After my quasi tornado scare last evening, I remembered something that happened to me a few weeks ago. We’d had wind and tons of rain the day before, and I was due to go into town. As I drove, a thought popped in my mind – what if a tree falls and blocks your way home? It appeared out of nowhere, and I dismissed it as such. I took me about an hour to complete my errands, so I drove back home. When I was getting close to home, I saw a large tree across the road. It was too large, so there was no way I could move it out-of-the-way. There was a field to my right where they plant crops, and if I attempted driving through it in my small car, I was surely bound to get stuck. To my left, there were two  houses, people’s front yards mostly planted with large trees, one of which that tree came from. My dilemma was that I only knew two ways to get home, both ways now blocked by that tree. I have not been living here too long and had no idea if there was another way. In the end, I decided to cross through the front yards, weaving my car through trees until I came out ahead of the fallen tree. Later on that day, I learned that another large tree had fallen in front of that one, right where there was the only way to come out if crossing through these front yards, the rest was heavy woods. This is not the first time I have not listened to my inner voice, which has become louder these days. When I have listened, I have not regret it.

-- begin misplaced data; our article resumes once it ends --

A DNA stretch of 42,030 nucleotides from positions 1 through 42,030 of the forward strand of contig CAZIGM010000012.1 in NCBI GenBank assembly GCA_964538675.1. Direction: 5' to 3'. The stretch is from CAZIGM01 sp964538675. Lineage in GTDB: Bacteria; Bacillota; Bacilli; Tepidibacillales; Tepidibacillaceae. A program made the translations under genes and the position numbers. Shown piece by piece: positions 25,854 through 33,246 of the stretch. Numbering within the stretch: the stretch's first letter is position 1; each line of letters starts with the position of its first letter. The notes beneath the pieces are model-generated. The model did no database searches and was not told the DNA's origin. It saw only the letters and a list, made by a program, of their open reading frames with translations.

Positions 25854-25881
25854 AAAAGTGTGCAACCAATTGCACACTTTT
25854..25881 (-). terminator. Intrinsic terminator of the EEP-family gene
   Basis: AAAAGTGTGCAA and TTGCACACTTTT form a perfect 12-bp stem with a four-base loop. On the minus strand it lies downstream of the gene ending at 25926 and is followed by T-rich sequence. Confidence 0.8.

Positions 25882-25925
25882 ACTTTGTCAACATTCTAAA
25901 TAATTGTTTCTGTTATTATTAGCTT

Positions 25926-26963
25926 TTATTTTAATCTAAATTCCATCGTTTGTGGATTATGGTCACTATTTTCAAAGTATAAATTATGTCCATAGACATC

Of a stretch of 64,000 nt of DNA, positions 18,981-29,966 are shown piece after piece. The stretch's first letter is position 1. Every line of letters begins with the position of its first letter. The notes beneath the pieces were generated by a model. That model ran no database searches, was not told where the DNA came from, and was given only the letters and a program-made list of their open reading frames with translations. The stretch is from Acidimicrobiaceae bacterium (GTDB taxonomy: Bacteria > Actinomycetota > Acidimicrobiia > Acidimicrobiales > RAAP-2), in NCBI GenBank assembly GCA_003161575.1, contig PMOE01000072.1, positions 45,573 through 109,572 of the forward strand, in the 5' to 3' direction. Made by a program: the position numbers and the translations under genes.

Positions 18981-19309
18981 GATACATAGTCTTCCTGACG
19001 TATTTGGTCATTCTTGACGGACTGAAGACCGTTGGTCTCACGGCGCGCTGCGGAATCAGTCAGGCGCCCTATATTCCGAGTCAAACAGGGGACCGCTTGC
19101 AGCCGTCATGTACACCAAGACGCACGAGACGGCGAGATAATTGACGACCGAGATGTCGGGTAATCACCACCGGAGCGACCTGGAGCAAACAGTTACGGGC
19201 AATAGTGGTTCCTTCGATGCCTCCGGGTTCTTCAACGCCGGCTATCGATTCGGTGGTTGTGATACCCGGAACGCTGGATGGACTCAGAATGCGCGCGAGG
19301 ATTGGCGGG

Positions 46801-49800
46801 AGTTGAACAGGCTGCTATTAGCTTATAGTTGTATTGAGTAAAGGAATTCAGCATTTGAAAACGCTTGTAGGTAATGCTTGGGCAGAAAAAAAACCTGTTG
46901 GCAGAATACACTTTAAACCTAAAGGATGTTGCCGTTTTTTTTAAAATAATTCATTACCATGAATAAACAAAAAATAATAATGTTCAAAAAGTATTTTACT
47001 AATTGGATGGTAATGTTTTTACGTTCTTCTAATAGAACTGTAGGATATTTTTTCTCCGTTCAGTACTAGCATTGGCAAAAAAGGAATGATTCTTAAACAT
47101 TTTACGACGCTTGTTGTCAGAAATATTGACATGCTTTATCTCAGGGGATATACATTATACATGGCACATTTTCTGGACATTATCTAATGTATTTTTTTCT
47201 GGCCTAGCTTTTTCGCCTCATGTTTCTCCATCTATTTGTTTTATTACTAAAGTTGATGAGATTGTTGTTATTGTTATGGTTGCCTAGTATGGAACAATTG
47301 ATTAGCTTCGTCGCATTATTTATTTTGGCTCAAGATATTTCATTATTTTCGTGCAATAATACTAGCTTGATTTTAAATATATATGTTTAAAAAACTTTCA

Your inner voice is very protective of you. It has many names – guardian angel, intuition, God or the Divine … . It seems to be in you, but outside as well, discernible from my own thoughts or gut feeling; however, I have learned throughout the years, that it is very easy to be dismissed by the mind/thoughts. It seems to be a loud silent/non-audible voice that will be firm, insistent, and sometimes, annoying. I have learned that the more insistent and annoying it becomes, the more serious the warning seems to be. I’ve had many instances in which I thank God that I listened to it. Despite that, I think that it is in my human nature to attempt dismissal, especially when I am focused on a task. When I look back at different instances where my inner voice was right and I was wrong, I thank God for it. Eventually, I will become a better listener. I hope you do as well.